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Civil Litigation Bill may fall short of aims, Faculty warns

16 August 2017

The Holyrood bill aimed at making litigation more affordable to ordinary people needs amending in order to achieve its goals, the Faculty of Advocates claimed today.

In its written evidence to the Scottish Parliament’s Justice Committee, which is examining the Scottish Government's Civil Litigation (Expenses and Group Proceedings) (Scotland) Bill at stage 1, Faculty says it supports the bill's aim of improving access to justice through a more accessible, affordable and equitable civil justice system.

However, it raises concerns in relation to particular provisions of the bill, including those relating to speculative fee agreements (no win, no fee) and damages based agreements or DBAs (the fee calculated as a percentage of any damages won).

One issue highlighted is section 5, which prohibits both these types of success fee arrangements in family proceedings. While supporting this position as regards DBAs, Faculty points out that speculative fee arrangements are currently permitted in family proceedings, and while only used in a small number of cases with very particular circumstances, they can be used to good effect, and enable parties to obtain specialist representation where they might not otherwise be able to. The Taylor report, on which the bill is based, did not propose any change in this respect.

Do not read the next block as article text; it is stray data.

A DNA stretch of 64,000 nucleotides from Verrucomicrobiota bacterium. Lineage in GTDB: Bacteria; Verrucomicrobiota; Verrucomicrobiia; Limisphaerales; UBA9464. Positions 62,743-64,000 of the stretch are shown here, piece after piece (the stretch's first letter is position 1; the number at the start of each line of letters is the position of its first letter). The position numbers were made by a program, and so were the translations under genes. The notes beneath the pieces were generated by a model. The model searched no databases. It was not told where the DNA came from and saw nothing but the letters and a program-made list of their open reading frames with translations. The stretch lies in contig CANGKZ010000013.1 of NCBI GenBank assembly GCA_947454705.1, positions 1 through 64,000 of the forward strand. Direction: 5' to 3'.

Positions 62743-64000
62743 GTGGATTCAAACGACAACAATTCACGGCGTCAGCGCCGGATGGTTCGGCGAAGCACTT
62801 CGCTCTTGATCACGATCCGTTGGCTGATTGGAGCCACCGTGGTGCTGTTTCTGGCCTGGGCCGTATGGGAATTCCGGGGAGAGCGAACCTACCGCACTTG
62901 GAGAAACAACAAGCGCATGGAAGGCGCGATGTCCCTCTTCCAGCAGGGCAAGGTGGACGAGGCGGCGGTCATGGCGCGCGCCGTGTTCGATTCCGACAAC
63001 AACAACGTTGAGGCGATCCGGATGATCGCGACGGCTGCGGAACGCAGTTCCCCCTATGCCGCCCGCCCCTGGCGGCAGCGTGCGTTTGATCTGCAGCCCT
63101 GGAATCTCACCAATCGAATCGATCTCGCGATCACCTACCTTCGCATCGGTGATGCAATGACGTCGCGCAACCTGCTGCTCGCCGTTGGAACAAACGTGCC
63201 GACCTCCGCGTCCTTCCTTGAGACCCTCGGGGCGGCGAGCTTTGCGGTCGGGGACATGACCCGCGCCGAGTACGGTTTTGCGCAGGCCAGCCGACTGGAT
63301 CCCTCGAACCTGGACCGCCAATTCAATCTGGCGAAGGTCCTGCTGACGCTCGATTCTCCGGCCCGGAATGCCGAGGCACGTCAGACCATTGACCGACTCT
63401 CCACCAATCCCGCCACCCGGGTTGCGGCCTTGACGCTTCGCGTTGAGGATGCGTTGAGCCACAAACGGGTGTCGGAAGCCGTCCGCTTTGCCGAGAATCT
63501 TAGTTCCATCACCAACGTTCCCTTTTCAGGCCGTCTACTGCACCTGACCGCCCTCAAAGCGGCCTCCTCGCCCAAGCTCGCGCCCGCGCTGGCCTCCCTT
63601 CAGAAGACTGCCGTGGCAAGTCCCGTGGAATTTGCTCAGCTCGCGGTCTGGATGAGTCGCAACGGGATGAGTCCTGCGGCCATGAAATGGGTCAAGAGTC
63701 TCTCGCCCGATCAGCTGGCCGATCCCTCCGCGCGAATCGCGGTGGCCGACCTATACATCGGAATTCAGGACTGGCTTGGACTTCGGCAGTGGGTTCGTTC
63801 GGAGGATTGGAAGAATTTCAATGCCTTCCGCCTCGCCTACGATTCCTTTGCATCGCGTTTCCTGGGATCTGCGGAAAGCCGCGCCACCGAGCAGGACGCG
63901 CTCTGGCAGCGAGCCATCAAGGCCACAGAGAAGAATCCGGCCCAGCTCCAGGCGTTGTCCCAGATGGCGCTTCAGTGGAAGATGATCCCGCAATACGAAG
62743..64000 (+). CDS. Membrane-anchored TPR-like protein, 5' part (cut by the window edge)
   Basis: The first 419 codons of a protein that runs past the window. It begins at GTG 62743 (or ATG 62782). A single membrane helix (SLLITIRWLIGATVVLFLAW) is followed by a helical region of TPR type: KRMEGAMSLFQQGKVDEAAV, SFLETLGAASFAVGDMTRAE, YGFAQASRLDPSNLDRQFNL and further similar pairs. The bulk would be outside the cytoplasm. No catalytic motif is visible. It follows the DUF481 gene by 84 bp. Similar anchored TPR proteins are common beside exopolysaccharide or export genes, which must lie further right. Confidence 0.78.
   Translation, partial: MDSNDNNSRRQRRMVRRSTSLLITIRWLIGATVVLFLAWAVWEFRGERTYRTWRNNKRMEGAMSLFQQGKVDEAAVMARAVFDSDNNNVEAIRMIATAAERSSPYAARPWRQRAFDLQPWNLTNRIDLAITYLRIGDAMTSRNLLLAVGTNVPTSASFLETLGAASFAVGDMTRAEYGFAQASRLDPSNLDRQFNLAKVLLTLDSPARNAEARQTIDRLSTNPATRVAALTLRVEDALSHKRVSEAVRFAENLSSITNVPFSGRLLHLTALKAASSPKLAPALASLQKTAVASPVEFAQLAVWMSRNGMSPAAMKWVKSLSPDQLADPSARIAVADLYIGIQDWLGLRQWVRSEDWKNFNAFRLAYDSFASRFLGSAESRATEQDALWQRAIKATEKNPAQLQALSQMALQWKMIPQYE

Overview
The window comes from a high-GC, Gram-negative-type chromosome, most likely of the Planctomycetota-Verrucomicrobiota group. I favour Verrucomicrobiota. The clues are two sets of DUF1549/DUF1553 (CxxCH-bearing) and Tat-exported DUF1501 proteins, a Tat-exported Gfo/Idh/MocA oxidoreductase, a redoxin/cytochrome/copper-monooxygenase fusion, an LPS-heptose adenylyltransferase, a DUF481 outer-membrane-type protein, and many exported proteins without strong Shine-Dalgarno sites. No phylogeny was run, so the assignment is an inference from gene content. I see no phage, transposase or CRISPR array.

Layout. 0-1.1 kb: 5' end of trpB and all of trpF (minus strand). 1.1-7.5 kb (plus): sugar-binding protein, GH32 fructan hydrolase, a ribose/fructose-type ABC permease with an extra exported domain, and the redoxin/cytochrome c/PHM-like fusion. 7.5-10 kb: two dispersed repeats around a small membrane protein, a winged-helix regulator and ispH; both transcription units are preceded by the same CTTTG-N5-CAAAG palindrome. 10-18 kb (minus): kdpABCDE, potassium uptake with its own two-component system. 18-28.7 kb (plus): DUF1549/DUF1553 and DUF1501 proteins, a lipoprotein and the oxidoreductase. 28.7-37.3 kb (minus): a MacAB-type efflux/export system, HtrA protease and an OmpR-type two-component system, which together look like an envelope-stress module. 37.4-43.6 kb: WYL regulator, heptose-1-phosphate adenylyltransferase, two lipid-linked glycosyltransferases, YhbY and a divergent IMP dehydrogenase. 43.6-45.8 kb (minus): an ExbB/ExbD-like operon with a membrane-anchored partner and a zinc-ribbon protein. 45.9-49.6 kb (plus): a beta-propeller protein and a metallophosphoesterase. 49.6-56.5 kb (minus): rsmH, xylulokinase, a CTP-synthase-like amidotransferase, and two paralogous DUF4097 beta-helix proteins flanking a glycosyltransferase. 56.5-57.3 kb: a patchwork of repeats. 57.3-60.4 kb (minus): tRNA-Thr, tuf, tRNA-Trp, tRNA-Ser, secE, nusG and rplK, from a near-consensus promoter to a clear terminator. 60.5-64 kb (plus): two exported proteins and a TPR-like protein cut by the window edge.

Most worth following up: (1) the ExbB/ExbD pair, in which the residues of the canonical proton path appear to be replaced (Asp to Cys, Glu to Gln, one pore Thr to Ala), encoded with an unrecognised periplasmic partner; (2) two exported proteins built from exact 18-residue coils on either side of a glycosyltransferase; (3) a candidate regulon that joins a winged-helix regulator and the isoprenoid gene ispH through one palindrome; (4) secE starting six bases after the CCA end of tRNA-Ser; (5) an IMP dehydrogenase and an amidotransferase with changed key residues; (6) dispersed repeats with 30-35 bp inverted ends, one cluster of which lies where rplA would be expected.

The submission also argues for a procedure to enable an equitable identification of the judicial expenses element of a global settlement, in order that the success fee can be calculated. In the absence of a particular mechanism being included in the bill, there should be a clear indication of how one will be provided.

With regard to the contentious question of the extent to which an award for future loss should be included in the calculation of a success fee, Faculty suggests that "a tapered percentage limit on the total capitalised value of the claim would be the simplest, most straightforward and most workable solution".

Also in relation to DBAs, Faculty maintains that there is a public interest in the proper regulation of such agreements. It repeats its concerns that the Government is not proposing to regulate claims management companies which DBAs could attract to the Scottish market.

On the proposed introduction of qualified one-way cost shifting, which would mean successful defenders not being able to recover their costs in most cases, Faculty renews its position that this should only apply to claims against public bodies and insured defenders, to prevent uninsured defenders or those of limited means "being held to ransom if they have no prospect of recovering the cost of a successful defence". It also believes the current drafting of the exceptions to the rule could be improved.

Click here to access the full submission, and earlier responses adopted in the paper.

 

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